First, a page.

Elsewhere, growth will be more muted as several challenges will persist into next year. Though we expect to see Economicsreal domestic demand advance at a healthy 3% clip in 2010, consumers are likely to remain cautious in their spending habits given the ongoing weakness in the labour market - job creation will improve only gradually and the unemployment rate is likely to remain above 8% throughout the year. Moreover, while deficit-challenged governments are unlikely to upset tentative recoveries by cutting expenditures aggressively next year, the 2010 budgets could begin the process of paring back some stimulus measures that have been helping to prop up spending.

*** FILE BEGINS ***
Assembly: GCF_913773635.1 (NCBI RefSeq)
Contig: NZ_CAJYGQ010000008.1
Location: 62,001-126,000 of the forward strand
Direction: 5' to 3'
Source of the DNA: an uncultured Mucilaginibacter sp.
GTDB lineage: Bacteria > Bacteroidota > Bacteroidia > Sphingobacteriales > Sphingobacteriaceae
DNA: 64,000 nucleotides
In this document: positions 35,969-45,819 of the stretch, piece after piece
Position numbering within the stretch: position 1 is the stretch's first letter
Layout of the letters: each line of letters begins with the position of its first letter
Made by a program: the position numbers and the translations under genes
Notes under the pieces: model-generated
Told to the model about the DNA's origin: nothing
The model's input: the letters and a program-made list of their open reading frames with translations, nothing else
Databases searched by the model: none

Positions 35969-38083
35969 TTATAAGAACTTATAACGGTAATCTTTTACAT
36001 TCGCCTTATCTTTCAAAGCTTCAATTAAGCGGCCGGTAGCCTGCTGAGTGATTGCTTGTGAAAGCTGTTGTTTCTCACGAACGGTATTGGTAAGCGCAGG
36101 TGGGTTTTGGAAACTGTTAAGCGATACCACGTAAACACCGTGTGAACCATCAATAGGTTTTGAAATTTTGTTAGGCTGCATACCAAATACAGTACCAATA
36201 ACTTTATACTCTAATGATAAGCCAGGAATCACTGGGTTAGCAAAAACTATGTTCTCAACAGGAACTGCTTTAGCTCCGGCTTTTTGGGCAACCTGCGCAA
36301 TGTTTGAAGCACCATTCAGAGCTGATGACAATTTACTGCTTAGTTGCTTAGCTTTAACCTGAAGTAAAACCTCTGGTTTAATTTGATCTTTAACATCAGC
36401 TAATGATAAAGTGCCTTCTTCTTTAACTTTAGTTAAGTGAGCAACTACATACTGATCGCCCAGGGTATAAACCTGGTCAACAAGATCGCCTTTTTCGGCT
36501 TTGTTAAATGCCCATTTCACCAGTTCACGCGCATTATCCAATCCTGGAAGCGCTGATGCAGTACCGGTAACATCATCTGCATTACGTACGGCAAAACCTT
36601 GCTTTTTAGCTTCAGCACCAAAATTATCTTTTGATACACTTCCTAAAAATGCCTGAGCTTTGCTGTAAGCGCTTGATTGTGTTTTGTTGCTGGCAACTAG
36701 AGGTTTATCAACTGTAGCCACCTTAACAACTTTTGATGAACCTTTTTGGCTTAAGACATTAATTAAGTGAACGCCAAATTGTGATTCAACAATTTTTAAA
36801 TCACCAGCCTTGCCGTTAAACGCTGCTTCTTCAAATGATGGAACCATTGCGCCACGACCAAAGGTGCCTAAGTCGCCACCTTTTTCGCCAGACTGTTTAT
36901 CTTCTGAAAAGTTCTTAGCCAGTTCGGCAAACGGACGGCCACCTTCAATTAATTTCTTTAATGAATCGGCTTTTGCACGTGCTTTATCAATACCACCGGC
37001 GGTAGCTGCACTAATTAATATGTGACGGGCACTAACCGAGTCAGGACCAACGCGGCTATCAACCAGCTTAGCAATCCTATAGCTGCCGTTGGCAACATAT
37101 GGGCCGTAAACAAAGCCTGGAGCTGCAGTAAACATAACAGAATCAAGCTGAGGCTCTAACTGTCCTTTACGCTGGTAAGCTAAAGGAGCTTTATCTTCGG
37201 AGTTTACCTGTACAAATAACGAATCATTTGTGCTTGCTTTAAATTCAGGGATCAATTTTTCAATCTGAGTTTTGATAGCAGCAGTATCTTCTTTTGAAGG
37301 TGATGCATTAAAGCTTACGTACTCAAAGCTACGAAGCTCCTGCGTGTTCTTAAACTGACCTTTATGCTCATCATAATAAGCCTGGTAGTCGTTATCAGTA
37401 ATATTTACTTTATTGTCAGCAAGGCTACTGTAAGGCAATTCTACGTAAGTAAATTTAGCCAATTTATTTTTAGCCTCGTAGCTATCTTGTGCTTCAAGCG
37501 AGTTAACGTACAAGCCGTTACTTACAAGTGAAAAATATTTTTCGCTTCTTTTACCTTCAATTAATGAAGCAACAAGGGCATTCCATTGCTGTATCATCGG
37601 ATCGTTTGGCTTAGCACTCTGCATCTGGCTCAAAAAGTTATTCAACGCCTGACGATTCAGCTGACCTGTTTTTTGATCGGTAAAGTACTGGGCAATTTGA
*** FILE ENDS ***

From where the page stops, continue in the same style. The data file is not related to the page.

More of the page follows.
Perhaps the biggest impediment to the recovery in Canada will be the high-flying loonie. Despite falling to 93 US cents this week, the Canadian dollar is likely to remain quite elevated, hovering around parity with the greenback throughout 2010. This will limit Canada's competitiveness in foreign markets and hence, export growth. In addition to an elevated currency, exporters will also be faced with sluggish demand from the U.S. - where the majority of Canadian goods are destined - weighing on export growth even more.

All factors combined, the bounce back in economic activity in 2010 will be much softer than what typically takes place after a recession so deep. But while the recovery may be more subdued this time around, a recovery will nonetheless take place.


U.S. Personal Income & Spending - November

  • Release Date: December 23/09
  • October Result: income 0.2% M/M, spending 0.7% M/M; core PCE deflator 0.2% M/M, 1.4% Y/Y
  • TD Forecast: income 0.6% M/M; spending 0.6% M/M; core PCE deflator 0.1% M/M, 1.6% Y/Y